Scientists take steps to improve seed of African foods.
By Christopher Bendana
A dozen scientists from several African countries are meeting at the Munyonyo Commonwealth Resort Hotel in Kampala to forge a way on how to improve the quality of seed on some of the African indigenous food crops
Meeting under the auspices of the Accelerated Varietal improvement and Seed Delivery of Legumes and Cereals in Africa (AVISA): Healthier and Prosperous Africa program plant breeders, social economists, and gender experts have since Monday been discussing ways on how better to develop and deliver quality seed to the farmer.
They say to achieve the greatest success it will involve sharing best practices in breeding and technologies to generate a continuous stream of improved crop varieties among the participating countries.
The program led International Crops Research Institute for the Semi-Arid Tropics (ICRISAT) by was launched in February is run in Uganda, Tanzania, Ethiopia, Burkina Faso, Ghana, and Mali.
It is focusing on five crops: they include groundnuts, common bean, cowpea, sorghum, and pearl millet.
The crops have been affected by pests and diseases as the effect of climate change bites. Climate change has altered seasons affecting the output of these crops which are mainly grown by small scale farmers pushing many close to poverty and hunger
In a press release, AVISA said it would work to address many of these challenges.
“AVISA aims to reduce losses from evolving climate patterns, and pest and diseases,” the statement said.
“The program will enable public-private partnerships for enhanced seed delivery, coordinate seed delivery partnerships and facilitate smallholder farmers’ access to high-quality seed. These will enable smallholders to achieve greater yields, higher incomes, and improved livelihoods. The project is also committed to gender equity, ensuring women farmers have equal access to improved seed and exposing women farmers and other value chain actors to the new varieties.”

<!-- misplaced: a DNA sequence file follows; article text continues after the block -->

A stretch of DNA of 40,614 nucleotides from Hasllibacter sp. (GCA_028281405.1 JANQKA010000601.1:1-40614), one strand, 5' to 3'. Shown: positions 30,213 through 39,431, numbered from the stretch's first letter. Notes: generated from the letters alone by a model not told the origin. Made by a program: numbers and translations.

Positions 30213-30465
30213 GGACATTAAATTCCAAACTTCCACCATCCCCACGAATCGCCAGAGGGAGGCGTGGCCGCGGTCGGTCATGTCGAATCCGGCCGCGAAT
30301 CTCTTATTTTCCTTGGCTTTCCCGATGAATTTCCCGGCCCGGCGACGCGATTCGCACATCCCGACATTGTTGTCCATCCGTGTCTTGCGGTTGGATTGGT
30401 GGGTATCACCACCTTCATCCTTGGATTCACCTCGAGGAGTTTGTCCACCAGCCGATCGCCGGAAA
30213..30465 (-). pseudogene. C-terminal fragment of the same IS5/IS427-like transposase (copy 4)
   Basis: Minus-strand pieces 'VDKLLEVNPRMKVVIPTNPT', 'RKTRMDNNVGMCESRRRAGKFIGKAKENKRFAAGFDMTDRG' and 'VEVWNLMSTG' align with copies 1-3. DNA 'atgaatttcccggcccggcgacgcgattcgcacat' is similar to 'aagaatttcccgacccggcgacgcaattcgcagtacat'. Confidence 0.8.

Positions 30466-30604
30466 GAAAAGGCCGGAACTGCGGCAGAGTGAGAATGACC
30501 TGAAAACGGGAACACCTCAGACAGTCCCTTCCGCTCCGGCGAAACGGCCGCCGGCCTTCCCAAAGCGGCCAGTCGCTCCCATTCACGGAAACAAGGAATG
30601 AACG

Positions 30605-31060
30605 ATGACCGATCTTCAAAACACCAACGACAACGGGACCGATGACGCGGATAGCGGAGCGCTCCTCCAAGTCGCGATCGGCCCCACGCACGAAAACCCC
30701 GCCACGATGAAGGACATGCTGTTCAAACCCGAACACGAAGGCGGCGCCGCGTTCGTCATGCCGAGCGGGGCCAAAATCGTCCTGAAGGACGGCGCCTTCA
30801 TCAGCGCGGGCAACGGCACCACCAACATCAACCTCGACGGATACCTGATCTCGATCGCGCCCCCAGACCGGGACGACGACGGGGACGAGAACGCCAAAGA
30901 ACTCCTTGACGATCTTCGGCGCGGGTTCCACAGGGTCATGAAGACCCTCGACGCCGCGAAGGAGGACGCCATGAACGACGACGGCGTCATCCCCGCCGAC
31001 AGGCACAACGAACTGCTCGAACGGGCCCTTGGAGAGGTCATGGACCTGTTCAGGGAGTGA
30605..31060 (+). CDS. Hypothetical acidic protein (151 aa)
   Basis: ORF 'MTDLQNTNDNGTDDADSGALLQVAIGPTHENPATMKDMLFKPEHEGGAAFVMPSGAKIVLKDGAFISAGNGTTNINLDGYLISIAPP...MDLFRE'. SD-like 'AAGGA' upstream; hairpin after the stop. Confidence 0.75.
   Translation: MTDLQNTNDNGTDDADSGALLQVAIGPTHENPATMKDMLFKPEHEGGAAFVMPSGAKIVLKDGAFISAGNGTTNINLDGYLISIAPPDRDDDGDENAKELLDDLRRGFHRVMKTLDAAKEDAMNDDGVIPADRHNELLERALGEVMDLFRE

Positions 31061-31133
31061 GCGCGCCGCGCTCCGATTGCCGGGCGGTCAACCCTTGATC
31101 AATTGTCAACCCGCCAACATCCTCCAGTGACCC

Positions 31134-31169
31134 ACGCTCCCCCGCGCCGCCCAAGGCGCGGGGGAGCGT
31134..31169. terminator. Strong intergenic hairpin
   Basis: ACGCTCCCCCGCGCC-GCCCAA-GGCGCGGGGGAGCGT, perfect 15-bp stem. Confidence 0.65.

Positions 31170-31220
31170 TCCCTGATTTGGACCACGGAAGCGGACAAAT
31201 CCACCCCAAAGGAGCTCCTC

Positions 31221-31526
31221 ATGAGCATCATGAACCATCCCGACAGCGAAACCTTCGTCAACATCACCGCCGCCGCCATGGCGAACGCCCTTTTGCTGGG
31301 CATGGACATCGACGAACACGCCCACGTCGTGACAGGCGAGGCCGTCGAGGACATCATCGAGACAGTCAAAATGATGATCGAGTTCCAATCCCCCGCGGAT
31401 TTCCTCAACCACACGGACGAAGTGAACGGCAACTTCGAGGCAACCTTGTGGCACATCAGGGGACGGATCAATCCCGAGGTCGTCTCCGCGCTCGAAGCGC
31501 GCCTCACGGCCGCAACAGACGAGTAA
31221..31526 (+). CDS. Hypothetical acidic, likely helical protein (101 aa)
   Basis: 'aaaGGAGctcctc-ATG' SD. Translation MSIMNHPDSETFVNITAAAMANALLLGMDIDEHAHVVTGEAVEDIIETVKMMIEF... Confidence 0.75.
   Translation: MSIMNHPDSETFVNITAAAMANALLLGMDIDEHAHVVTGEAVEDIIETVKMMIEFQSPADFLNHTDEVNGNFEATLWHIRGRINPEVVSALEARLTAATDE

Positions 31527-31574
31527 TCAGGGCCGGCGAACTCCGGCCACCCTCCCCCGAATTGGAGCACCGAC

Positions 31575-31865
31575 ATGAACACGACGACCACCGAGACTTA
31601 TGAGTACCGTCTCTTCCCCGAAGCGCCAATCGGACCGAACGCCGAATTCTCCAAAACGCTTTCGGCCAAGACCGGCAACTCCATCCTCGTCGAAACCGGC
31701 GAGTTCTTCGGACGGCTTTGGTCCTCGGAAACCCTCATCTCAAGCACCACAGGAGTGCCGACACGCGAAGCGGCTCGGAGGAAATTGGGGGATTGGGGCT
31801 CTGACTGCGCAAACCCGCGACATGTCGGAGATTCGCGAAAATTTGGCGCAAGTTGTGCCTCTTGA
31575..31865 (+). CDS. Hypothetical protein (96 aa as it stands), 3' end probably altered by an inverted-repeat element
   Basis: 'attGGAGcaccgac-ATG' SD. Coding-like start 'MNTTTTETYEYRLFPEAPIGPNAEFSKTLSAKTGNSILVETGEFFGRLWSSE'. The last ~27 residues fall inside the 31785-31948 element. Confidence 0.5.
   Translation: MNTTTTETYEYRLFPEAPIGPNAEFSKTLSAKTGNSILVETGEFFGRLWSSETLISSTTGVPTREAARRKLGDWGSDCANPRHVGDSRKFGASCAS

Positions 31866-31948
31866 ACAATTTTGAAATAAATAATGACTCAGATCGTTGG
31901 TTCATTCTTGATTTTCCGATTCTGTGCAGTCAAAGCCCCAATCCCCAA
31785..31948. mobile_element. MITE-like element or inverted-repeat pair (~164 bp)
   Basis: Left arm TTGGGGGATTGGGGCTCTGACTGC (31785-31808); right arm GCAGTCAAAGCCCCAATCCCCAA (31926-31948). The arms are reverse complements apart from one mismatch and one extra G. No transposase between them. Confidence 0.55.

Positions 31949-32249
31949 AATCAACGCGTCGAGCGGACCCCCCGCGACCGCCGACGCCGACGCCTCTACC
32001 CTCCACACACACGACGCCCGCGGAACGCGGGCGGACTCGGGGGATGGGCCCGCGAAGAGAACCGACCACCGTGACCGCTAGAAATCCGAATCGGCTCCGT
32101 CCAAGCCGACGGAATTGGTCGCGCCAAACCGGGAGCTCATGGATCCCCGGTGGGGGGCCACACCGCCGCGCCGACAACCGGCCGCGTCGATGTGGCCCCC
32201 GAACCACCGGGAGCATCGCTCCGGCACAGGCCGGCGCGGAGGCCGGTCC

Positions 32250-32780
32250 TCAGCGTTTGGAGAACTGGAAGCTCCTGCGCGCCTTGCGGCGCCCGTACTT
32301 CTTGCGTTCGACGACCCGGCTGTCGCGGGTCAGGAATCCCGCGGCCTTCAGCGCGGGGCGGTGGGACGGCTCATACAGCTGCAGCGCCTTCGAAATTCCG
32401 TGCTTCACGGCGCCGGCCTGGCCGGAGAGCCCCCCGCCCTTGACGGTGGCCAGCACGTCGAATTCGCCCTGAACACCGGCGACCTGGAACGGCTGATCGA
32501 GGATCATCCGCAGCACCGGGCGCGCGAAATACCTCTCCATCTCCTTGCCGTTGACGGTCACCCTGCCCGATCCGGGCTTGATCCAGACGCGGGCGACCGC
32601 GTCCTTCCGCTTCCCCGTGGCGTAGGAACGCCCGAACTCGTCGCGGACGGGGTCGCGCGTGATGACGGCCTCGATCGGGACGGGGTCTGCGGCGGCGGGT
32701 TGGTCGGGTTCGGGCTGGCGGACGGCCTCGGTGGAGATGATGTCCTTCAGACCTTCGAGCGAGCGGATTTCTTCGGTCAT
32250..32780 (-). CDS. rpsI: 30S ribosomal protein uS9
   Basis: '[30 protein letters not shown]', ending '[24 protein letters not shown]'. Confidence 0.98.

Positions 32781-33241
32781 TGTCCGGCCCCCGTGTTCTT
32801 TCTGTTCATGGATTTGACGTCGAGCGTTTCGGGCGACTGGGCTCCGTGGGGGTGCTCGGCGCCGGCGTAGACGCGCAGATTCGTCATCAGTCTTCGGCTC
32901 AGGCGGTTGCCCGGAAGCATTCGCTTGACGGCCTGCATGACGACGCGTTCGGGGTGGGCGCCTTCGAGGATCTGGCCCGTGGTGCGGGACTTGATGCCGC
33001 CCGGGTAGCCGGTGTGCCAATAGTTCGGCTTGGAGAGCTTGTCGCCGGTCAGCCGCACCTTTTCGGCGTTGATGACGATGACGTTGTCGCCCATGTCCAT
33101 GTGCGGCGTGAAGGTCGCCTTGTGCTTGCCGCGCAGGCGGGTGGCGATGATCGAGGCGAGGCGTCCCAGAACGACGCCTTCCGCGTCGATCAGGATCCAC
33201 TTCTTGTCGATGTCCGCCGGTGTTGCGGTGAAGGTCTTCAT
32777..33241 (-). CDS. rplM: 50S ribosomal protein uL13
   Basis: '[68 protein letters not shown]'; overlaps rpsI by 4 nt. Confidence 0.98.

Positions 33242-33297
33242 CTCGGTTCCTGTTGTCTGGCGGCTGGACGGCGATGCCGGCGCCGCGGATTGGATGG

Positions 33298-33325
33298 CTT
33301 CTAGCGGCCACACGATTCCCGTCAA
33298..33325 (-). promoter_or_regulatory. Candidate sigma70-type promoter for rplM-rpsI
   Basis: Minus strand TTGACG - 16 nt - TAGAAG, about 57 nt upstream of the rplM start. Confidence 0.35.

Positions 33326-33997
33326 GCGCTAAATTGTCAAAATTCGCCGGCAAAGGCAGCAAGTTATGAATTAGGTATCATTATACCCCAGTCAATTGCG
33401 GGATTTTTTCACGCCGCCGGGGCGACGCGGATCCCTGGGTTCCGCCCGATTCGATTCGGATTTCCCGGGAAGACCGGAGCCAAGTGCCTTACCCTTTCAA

Clare Mukankusi, country representative, International Centre for Tropical Agriculture (CIAT) one of the partner organization based at the National Agricultural Research Laboratories, Kawanda said there was need to sensitize stakeholders involved in the seed value chain from the research institute to farmer on why they have to keep away from fake seed.
She explained that her experience of some in the seed value chain sneaking in fake seed.
She then called for labeling of certified seed packets so that farmers can trace the seed multiplier if the seed does not perform as per instructions.
Patrick Okori a Uganda scientist based at ICRISAT in Malawi said there is a need for more government support to research and development to reduce the dependence of foreign donor money.
The 2003 Maputo Declaration called for African countries to about 10% of their national budgets to agriculture. Uganda’s agriculture is only allocated 3% of the country’s budget that goes much in salary payment. For R&D it is less than 1%.